“These (members of the commission) are renowned experts in the world of research and history. Some are big academics, others are famous lawyers. Take Sylvie Humbert; she’s a known academician at the University of Lille and has extensive knowledge on Rwanda and I have in the past attended one of her conferences,” he said.
The head of the commission Duclert was in Rwanda in April during the 25th commemoration period and attended the International Conference on Genocide where he also spoke.
“He, therefore, knows what Rwandans expect from that Commission that he is leading and we hope he will take that into account,” Bizimana, himself a researcher, said.
Bizimana was the vice-president of the Mucyo Commission which in 2007 examined piles of documents and recorded hours of testimonies from dozens of people including French nationals and foreign experts.
Headed by former Justice Minister and Prosecutor General, the Late Jean de Dieu Mucyo, the commission had been tasked to establish the extent of the French role in the Genocide.
In their 2008 report, the Mucyo Commission established that France was not only complicit but had engaged in actions on the level of conspiracy to genocide.
Bizimana added that the commission only had one known politician, Christian Vigouroux who was a senior official at President Mitterrand’s Office in the 1990’s. He’s currently the President of Social Affairs Section at Conseil d'État (Council of State).
Analysts also expressed skepticism about accessing the big body or archives of the former French President François Mitterrand, who has been mentioned several times in reports for being complicit in genocide.
But the Executive Secretary indicated that the accessibility of the rest of the Government archives would expose France’s infamous past with regard to the 19994 Genocide.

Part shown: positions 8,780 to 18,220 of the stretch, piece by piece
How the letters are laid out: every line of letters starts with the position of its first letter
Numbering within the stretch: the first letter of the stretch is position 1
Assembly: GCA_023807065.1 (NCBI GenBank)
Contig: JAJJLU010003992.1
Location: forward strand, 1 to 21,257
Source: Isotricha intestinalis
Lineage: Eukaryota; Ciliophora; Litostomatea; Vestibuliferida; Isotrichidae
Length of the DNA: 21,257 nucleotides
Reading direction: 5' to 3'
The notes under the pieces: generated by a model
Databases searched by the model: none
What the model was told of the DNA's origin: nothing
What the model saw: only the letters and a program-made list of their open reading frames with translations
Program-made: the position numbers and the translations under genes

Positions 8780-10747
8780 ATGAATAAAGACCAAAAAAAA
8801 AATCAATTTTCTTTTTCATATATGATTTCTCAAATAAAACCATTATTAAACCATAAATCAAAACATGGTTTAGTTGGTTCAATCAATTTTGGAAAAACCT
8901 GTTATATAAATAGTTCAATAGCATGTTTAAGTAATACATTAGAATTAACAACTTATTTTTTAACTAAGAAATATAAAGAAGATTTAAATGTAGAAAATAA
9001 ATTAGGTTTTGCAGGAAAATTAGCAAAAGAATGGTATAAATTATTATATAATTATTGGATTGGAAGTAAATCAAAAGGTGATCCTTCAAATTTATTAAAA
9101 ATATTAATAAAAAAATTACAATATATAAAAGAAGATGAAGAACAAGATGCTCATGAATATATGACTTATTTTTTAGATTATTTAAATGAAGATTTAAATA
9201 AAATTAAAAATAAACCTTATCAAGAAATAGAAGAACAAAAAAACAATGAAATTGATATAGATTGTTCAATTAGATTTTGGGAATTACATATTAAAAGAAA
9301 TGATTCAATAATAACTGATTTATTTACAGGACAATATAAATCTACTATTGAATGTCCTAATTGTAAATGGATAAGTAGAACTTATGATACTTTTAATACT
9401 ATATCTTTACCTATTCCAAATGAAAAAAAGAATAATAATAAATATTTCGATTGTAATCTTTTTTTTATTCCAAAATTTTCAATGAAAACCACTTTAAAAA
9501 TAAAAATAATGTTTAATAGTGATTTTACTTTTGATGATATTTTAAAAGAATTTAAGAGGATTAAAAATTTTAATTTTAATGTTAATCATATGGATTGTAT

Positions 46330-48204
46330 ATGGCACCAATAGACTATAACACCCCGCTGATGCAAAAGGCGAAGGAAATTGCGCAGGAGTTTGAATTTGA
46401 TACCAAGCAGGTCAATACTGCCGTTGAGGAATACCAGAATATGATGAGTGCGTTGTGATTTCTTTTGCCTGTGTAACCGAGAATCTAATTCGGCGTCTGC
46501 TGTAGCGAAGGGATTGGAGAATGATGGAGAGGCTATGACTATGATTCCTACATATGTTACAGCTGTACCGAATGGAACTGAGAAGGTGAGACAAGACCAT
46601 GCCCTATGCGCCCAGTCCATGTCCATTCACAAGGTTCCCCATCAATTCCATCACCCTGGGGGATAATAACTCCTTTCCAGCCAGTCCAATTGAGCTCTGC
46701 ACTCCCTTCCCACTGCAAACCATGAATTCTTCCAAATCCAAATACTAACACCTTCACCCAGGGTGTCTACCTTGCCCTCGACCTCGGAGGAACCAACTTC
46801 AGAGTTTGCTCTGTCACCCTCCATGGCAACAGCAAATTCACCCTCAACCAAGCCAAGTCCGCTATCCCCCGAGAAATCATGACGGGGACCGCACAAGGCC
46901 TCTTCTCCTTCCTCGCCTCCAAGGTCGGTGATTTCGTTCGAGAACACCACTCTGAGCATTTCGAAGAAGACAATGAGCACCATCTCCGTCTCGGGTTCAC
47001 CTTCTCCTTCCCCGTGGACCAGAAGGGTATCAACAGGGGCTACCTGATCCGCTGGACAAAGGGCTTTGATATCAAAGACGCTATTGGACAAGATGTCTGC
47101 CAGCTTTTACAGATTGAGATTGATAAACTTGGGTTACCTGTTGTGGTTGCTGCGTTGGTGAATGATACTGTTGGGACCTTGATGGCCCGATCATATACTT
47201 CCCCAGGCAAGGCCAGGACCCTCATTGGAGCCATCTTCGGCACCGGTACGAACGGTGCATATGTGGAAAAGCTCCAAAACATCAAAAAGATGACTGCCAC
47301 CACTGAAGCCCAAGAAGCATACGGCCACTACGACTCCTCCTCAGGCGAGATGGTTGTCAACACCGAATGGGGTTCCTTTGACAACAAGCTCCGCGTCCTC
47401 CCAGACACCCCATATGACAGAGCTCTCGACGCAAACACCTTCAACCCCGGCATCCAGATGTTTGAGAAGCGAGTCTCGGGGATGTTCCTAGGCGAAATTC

“There is a whole lot of archives of defense, intelligence, presidency, and foreign affairs ministry. These parties met a lot during the period that led to the 1994 Genocide. If the panel of experts accessed those archives, they would expose a lot,” he noted.
Bizimana said those parties met very often during Opération Turquoise, a French-led military operation in Rwanda in 1994 under the mandate of the United Nations.
Meanwhile, the work of the commission will lead to a report which should be made public in late March or early April 2021.
France was not only complicit but had engaged in actions on the level of conspiracy to genocide.
Tom Ndahiro, a Rwandan genocide scholar believes there is a political will but that the members of the team and their experience were questionable.
“Of course you can’t judge their intentions before they do the work, but the composition isn’t really convincing. Franco-Rwanda relations before, during and after the genocide requires someone who has direct experience and expertise on Rwanda, which many don’t have,” he says.
He suggests names like Jean-Pierre Chrétien and Jacques Morel whom he says have extensive knowledge about Rwanda.
“For now, it lowers the expectations not having at least two or five people of such caliber because these are people who are going to dive into the forest of archives that require the right analysis,” Ndahiro notes.